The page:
ULMS Electronic Module Catalogue

The information contained in this module specification was correct at the time of publication but may be subject to change, either during the session because of unforeseen circumstances, or following review of the module at the end of the session. Queries about the module should be directed to the member of staff with responsibility for the module.
Code ULMS852
Coordinator Dr BD Pinnington
Operations and Supply Chain Management
Year CATS Level Semester CATS Value
Session 2021-22 Level 7 FHEQ Second Semester 10

Pre-requisites before taking this module (other modules and/or general educational/academic requirements):


Modules for which this module is a pre-requisite:


Programme(s) (including Year of Study) to which this module is available on a required basis:


Programme(s) (including Year of Study) to which this module is available on an optional basis:


Teaching Schedule

  Lectures Seminars Tutorials Lab Practicals Fieldwork Placement Other TOTAL
Study Hours 28

Timetable (if known)              
Private Study 72


EXAM Duration Timing
% of
Penalty for late
CONTINUOUS Duration Timing
% of
Penalty for late
Individual assignment There is a resit opportunity. Standard UoL penalty applies for late submission. This is an anonymous assessment. Assessment Schedule (When) :2  3000 words    100       


The aims of the module are to:

Provide students with an understanding of the contemporary importance of services and the implications of service logic on policy and strategy;

Enable students to understand the operational principles and practices through which services are delivered and supported;

Introduce students to the key service concepts including value; servitization and service dominant logic.

Learning Outcomes

(LO1) Understand the differences between services and business processes.

(LO2) Understand the basic principles of service delivery.

(LO3) Understand the basic principles of service support.

(LO4) Understand and be able to challenge key theoretical concepts in service management such as SDL, Value and Servitization.

(LO5) Be aware of wider social and environmental consequences of service management.

(S1) Problem solving skills

(S2) Commercial awareness

(S3) Organisational skills

(S4) Communication skills

(S5) Lifelong learning skills

Teaching and Learning Strategies

Teaching Method 1 - Lecture
Description: Lectures will be in a mixed delivery format including presented material, class discussions and exercises.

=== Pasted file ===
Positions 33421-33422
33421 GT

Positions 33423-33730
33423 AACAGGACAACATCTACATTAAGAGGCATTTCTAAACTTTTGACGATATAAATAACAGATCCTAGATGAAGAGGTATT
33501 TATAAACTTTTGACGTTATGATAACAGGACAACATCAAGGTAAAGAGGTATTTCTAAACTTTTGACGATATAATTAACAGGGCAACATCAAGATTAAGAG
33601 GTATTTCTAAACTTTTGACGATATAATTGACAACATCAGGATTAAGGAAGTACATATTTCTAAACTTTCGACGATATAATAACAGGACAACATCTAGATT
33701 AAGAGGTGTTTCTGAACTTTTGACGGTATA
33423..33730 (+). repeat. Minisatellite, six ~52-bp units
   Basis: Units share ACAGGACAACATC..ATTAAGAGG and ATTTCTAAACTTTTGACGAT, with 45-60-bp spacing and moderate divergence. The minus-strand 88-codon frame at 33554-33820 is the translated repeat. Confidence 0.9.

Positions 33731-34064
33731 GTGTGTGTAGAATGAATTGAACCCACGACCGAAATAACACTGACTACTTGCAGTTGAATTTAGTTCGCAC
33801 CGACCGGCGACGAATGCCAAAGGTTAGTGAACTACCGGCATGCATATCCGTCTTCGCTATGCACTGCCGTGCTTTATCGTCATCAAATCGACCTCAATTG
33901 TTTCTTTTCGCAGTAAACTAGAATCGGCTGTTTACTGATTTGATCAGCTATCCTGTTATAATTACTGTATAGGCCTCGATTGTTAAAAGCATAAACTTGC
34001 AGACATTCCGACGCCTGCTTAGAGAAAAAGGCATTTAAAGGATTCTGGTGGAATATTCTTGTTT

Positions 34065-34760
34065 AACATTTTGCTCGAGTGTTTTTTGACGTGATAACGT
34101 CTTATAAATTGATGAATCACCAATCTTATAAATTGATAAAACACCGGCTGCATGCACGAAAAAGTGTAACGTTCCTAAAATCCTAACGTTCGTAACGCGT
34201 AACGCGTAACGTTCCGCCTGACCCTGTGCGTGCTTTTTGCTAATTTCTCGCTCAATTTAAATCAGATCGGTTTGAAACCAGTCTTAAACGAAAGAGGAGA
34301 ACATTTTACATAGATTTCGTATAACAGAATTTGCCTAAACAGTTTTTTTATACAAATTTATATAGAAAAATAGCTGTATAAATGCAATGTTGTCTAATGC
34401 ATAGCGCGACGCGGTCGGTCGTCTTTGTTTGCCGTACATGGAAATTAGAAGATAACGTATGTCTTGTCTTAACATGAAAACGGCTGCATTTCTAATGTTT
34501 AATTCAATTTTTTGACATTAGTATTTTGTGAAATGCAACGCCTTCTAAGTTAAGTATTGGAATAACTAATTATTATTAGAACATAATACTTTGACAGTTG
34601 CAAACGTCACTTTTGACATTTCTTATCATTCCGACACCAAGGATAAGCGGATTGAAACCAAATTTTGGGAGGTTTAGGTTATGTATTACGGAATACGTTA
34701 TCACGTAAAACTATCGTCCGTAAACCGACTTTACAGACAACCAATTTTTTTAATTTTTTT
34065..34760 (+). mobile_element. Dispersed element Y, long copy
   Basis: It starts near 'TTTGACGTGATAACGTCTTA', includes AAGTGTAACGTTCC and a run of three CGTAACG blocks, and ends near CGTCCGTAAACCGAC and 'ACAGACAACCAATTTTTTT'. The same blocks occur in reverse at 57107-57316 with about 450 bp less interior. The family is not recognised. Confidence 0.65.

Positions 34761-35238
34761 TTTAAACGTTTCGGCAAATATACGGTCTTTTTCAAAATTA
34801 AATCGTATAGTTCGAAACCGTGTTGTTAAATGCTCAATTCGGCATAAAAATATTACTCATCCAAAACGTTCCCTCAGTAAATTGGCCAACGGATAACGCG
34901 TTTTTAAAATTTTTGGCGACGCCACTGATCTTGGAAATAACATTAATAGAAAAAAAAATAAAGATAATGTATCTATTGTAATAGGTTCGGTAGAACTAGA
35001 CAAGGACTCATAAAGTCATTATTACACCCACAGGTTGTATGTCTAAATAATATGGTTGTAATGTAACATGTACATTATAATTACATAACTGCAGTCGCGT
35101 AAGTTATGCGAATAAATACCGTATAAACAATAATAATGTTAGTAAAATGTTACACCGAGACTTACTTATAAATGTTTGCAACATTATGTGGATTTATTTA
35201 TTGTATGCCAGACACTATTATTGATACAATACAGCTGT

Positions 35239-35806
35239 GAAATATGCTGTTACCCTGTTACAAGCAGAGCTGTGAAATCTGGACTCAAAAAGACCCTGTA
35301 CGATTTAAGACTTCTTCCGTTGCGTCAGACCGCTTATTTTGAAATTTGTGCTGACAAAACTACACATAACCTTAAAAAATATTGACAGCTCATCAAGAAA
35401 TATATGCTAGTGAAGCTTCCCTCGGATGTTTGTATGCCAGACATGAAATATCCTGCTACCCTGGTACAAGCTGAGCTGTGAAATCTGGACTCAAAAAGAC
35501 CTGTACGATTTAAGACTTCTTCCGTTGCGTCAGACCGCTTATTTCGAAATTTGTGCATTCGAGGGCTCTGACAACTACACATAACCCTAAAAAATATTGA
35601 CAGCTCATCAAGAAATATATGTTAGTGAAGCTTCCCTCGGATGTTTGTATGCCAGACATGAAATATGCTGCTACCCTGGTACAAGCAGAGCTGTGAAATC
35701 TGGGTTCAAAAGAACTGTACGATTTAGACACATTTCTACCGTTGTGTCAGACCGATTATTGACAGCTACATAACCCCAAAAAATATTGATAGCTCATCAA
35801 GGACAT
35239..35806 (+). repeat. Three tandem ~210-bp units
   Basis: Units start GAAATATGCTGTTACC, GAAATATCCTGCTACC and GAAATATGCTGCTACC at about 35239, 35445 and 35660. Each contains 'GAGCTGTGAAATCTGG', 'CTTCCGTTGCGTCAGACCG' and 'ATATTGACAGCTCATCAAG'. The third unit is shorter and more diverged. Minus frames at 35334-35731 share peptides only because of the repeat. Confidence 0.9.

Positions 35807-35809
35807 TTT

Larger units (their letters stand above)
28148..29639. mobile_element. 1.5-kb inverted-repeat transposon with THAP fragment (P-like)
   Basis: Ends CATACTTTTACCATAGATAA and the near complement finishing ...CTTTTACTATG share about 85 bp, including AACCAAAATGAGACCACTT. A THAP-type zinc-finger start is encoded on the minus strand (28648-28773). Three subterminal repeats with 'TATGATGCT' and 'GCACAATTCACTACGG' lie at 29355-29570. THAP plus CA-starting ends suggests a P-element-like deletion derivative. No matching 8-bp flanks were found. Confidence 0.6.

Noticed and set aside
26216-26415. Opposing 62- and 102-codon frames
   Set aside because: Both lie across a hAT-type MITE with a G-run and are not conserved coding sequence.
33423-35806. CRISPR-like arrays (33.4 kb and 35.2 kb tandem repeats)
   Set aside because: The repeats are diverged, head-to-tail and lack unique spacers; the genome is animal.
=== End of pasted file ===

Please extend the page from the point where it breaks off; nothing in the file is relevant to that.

Attendance Recorded: Yes



Introduction to service management:

Definitions and the nature of services; increasing importance of services; the people dimension; attitudes of staff; customers and managers.

Service processes:

Service design; process mapping and business process re-engineering; process improvement.

Service operations: delivery

Longer-term management of operational services; capacity and demand management, ensuring that peaks in demand are predicted and managed cost-effectively; matching of capacity and demand; service level management; availability and continuity management; service cost management.

Service operations: support

Covers incident and problems management through which customer issues are reported, rectified and then prevented from reoccurring. Change management processes through which service upgrades are planned and managed.

Value and cost management:

Delivering services effectively and efficiently; different perspectives on value : from value chains to value-in-use; the impact of Service Dominant Logic (SDL) on value delivery with its pre-eminent focus on customer perceptions of value; value co-creation through service delivery; managing costs without compromising value.

Supply chain perspectives on services:

Sub-contracting and outsourcing of services; service agreements and service level management; supplier relationship management and business relationship management.

Public and third sector services:

An examination of the challenges facing the public and third sectors in managing services. Drawing on contemporary research, service concepts and principles are considered in the light of real examples in which service managers are faced with increased demands, but with reduced budgets.

Extended services and future trends:

Effects of sustainability and broader stakeholder groups on service management; environmental and social impacts from services; trends in service demands a nd development in delivery technology.

Recommended Texts

Reading lists are managed at readinglists.liverpool.ac.uk. Click here to access the reading lists for this module.